We ask now the question which has before been put. Did these things occur after the return from Babylon? We are constrained to confess they did not; and if so, that there is no harmony or agreement between this feature of the restoration, spoken of by the prophets, and that which was then accomplished.
IV. I would direct attention now to another particular, I mean, the coming of Elijah the Prophet before the great and terrible day of the Lord. It is no
uncommon occurrence, when this subject is brought forward, for men to say, “Oh, this is John the Baptist, and our Lord himself
* Matt. xxvii, 25.
tells us that it is;" and in proof of it, Matt. xi. 14 is quoted, which testifies, “ This is Elias which was for to come.”
We will endeavour, concisely, to examine the question. In Mal. iv. 5, 6, it is written: “Behold, I will send you Elijah the Prophet before the coming of the great and dreadful day of the Lord: And he shall turn the heart of the fathers to the children, and the heart of the children to their fathers, lest I come and smite the earth with a curse." Here we find the individual so clearly identified, that no other person can be intended
Elijah the Prophet;" and the coming of Elijah is connected with the coming of the great and dreadful day of the Lord.” But it is replied, “ Our Saviour, in the passage of St. Matthew's Gospel already quoted, teaches that it is John the Baptist.” It happens in this case, as in others, that what is shortly stated in the with Matt., is stated at length in the xviith; and no reasonable person will reject the light which God himself condescends to throw upon the shorter passage by the longer. We find instances of this in the history of man's creation, in the first and second chapters of Genesis. In the first is a concise narrative of the fact: in the second, further particulars are added. So, in the case of the resurrection of the dead. That doctrine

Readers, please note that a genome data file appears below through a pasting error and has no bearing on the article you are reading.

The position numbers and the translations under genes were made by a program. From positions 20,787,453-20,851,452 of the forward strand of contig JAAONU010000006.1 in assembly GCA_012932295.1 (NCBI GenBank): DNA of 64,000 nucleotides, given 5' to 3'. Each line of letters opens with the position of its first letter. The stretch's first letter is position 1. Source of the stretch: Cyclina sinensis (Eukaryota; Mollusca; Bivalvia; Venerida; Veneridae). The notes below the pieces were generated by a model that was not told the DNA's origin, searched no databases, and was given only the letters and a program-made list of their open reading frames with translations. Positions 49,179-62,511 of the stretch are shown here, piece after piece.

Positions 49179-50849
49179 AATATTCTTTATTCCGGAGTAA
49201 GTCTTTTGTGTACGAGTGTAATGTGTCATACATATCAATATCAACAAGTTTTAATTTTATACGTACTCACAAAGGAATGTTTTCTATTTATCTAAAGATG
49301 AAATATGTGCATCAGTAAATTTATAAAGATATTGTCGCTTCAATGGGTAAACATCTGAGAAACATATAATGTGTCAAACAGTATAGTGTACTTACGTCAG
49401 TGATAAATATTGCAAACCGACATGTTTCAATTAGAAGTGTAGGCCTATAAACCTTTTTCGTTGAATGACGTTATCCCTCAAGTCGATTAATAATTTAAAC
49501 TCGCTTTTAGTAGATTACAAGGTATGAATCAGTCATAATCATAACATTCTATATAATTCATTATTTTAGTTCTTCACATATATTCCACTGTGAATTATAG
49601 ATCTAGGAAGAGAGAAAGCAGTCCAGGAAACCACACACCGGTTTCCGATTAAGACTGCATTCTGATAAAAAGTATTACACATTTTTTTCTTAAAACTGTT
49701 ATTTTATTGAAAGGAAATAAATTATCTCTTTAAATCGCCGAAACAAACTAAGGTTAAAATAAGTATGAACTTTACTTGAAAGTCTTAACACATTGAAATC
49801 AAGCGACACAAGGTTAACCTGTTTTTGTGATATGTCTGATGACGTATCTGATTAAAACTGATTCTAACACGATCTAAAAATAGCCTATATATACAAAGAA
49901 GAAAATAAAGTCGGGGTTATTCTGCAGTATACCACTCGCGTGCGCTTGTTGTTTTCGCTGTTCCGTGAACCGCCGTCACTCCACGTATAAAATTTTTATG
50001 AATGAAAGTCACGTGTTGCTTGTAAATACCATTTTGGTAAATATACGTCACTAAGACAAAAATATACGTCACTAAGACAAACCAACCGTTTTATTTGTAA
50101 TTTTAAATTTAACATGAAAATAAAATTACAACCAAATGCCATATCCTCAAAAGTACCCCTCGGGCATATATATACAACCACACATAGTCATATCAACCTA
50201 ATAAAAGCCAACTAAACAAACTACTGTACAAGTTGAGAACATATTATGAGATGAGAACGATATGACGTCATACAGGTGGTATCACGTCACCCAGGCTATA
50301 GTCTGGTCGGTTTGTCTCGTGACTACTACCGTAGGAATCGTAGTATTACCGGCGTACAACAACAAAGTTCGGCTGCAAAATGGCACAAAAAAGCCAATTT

is shortly laid down by Daniel and other holy men of God; but St. Paul reveals that event in detail, as also does St. John, and teaches, that there must be two acts of the resurrection, with a long interval between them. To Matt. xvii. now refer.
There the three favoured disciples, on their return from the mount of transfiguration, put this question to the Lord,
Why then say the Scribes that Elias must first come? And Jesus answered and said unto them, Elias truly shall first come, and restore all things. But I say unto you, That Elias is come already, and they knew him not, but have done unto him whatsoever they listed. Likewise shall also the Son of man suffer of them. Then the disciples understood that he spake unto them of John the Baptist.”* Now, here are two specific assertions made in reply: the one “ that Elias shall first come and restore all things:" the other, in another tense, speaking of a thing past, and asserting, that (in some way or other) “ Elias was already come." Here, according to the prevailing notion, our Lord neutralizes his first assertion by his second: in other words, he says in one breath a thing which, in the next, he teaches to be untrue!
How then are these to be reconciled ? Most easily. Was John Baptist Elijah the Prophet?
* Matt. xvii. 11-13.